1. It is not shunned by ALL economists however. The logical and scientific methods which I have adopted and use in the reasoning of my new book on theoretical macroeconomics are certainly based on more than the Greek ways. (See “Consequential Macroeconomics–Rationalizing About how our social System Works”.) For a free e-copy, write to me at chesterdh@hotmail.com and help to forever turn our dismal pseudo science into one that is both real, sensible and easy to understand.

  2. This is an extract of my book, about the keynesian theory:

    Largely didactic, this study incorporates Keynesian monetarism, by synthesizing the macroeconomics but in an inductive way. While that is commonly deductive formalized in the world of economy, and in his teaching, It is seen most often by mathematicians, which give an interpretation of the figures of the physical phenomena that involves the operation of the general activity of a country. By implication, they build curves and graphs around the formulas obtained after measures. That is why I propose to stick only dynamic phenomenas and interpret them in plain language without worrying about these (statistical) measures. The ‘how it works ‘? Rather than “that is what has happened” You can compare this method of return to sources that allows to know the causes of any results , good or bad ones(malfunction), with psychoanalysis method which dates back to the sources to explain current behavior.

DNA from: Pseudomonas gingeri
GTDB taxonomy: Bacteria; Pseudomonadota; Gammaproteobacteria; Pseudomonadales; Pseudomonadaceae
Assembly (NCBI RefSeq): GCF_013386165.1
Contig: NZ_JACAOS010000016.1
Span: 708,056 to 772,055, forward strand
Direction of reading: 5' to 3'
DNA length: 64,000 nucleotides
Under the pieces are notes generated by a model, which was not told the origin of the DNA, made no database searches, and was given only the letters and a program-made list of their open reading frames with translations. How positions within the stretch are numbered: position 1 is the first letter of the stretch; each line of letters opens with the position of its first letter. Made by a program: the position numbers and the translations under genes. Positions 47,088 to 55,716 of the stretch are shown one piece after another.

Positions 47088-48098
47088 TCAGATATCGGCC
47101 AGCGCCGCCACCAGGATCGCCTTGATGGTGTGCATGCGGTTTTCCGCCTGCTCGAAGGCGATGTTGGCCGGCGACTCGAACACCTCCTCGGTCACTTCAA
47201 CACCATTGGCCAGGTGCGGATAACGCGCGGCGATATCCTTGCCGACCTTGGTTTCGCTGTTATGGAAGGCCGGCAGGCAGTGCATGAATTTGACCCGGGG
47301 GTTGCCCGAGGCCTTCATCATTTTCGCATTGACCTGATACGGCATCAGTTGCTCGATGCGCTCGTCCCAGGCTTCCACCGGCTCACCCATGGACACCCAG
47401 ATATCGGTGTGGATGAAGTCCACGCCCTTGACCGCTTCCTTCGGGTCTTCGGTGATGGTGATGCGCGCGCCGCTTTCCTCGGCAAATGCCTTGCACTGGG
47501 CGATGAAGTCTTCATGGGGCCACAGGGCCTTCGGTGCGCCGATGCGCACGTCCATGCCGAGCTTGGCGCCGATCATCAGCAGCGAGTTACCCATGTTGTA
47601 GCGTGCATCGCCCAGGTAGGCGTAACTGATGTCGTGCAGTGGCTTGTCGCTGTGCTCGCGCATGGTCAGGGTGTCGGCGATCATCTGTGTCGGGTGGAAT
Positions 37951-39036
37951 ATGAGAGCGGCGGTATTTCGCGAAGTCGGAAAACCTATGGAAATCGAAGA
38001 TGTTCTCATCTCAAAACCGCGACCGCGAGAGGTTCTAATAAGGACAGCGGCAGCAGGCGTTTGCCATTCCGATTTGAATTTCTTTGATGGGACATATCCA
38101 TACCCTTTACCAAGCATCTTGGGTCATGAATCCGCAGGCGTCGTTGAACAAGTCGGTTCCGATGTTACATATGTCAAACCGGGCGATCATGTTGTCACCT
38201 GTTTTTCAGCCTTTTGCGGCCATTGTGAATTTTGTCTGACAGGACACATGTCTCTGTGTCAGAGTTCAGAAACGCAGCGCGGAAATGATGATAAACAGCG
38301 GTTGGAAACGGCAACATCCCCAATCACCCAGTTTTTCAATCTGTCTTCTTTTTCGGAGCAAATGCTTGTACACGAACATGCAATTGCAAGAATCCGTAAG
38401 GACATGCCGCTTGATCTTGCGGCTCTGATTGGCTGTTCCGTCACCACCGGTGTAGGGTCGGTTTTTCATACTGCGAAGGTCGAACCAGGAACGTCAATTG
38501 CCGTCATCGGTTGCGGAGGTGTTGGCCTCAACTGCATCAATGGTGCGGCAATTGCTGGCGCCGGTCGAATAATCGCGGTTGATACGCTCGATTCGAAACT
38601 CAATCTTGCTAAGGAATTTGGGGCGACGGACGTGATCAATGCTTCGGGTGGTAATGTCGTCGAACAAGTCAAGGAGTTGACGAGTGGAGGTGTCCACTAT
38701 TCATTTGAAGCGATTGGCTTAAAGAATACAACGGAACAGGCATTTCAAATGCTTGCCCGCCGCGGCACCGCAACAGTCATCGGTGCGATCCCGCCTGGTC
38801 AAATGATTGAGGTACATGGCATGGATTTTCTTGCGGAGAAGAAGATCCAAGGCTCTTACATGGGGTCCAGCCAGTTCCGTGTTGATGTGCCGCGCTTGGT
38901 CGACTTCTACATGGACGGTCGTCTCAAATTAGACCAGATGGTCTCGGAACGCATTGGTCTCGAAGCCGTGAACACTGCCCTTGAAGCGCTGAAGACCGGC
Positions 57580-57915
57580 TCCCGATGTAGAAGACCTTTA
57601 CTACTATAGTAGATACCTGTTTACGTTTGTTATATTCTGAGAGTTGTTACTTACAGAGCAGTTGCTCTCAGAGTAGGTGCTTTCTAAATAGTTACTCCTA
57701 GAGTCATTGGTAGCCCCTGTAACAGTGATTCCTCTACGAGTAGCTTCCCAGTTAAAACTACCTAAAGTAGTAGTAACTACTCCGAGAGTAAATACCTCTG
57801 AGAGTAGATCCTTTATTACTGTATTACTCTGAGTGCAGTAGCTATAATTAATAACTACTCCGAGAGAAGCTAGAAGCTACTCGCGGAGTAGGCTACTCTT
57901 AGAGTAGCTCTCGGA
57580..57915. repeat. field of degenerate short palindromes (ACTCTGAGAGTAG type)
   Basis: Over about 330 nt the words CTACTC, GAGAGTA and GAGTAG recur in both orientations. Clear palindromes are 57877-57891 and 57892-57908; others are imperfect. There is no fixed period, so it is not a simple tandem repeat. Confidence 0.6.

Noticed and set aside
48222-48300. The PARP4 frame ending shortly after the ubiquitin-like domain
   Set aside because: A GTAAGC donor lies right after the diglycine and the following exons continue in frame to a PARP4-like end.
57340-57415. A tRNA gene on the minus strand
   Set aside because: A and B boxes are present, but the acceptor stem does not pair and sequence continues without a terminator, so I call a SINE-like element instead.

The method proposed in this paper, uses the laws of mechanical systems, but takes into account the influence of human knowing that engages the systemic process of any activity, in this case socio-economic exchanges. For the first time the author use vectors to explain merely economics. That entirely mixes dynamics and psychology. So the vectorization is a new way to think of economics, describing money, mixing value of every concrete and psychology things. It is still a psychological decision that engages the future with what this involves uncertainties. The arrow must be seen as the direction where the value, described by the money, has been chosen by people at any time when it purchases anything. In this quest to the beginnings, human responsibilities are easy to fix as well as possible remedies for improving outcomes.

    “Money, howw to flip the table off” (Amazon)

  3. Good post.